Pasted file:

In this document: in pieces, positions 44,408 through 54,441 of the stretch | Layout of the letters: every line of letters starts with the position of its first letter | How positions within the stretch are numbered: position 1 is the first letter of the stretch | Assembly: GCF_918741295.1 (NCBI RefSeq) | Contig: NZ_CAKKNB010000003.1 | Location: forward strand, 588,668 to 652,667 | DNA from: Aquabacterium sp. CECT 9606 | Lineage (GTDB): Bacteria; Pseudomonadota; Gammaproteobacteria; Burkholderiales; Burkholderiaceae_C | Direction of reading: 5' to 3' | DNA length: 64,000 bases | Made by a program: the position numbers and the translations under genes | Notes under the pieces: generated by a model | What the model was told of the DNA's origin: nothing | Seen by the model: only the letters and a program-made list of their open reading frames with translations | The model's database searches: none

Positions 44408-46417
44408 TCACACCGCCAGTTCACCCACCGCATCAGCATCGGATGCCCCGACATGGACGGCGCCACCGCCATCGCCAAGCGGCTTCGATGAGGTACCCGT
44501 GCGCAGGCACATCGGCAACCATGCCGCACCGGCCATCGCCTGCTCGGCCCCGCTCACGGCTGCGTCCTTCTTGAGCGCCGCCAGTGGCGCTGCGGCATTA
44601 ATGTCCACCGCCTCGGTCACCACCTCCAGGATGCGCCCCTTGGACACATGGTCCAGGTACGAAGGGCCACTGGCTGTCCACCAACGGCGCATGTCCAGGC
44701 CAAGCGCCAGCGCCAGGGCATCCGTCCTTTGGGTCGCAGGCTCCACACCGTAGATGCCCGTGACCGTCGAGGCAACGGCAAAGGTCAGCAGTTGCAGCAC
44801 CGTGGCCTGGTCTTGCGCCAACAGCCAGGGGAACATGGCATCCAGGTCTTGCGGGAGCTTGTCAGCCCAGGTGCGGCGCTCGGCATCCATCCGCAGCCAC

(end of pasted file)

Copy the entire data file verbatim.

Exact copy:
In this document: in pieces, positions 44,408 through 54,441 of the stretch | Layout of the letters: every line of letters starts with the position of its first letter | How positions within the stretch are numbered: position 1 is the first letter of the stretch | Assembly: GCF_918741295.1 (NCBI RefSeq) | Contig: NZ_CAKKNB010000003.1 | Location: forward strand, 588,668 to 652,667 | DNA from: Aquabacterium sp. CECT 9606 | Lineage (GTDB): Bacteria; Pseudomonadota; Gammaproteobacteria; Burkholderiales; Burkholderiaceae_C | Direction of reading: 5' to 3' | DNA length: 64,000 bases | Made by a program: the position numbers and the translations under genes | Notes under the pieces: generated by a model | What the model was told of the DNA's origin: nothing | Seen by the model: only the letters and a program-made list of their open reading frames with translations | The model's database searches: none

Positions 44408-46417
44408 TCACACCGCCAGTTCACCCACCGCATCAGCATCGGATGCCCCGACATGGACGGCGCCACCGCCATCGCCAAGCGGCTTCGATGAGGTACCCGT
44501 GCGCAGGCACATCGGCAACCATGCCGCACCGGCCATCGCCTGCTCGGCCCCGCTCACGGCTGCGTCCTTCTTGAGCGCCGCCAGTGGCGCTGCGGCATTA
44601 ATGTCCACCGCCTCGGTCACCACCTCCAGGATGCGCCCCTTGGACACATGGTCCAGGTACGAAGGGCCACTGGCTGTCCACCAACGGCGCATGTCCAGGC
44701 CAAGCGCCAGCGCCAGGGCATCCGTCCTTTGGGTCGCAGGCTCCACACCGTAGATGCCCGTGACCGTCGAGGCAACGGCAAAGGTCAGCAGTTGCAGCAC
44801 CGTGGCCTGGTCTTGCGCCAACAGCCAGGGGAACATGGCATCCAGGTCTTGCGGGAGCTTGTCAGCCCAGGTGCGGCGCTCGGCATCCATCCGCAGCCAC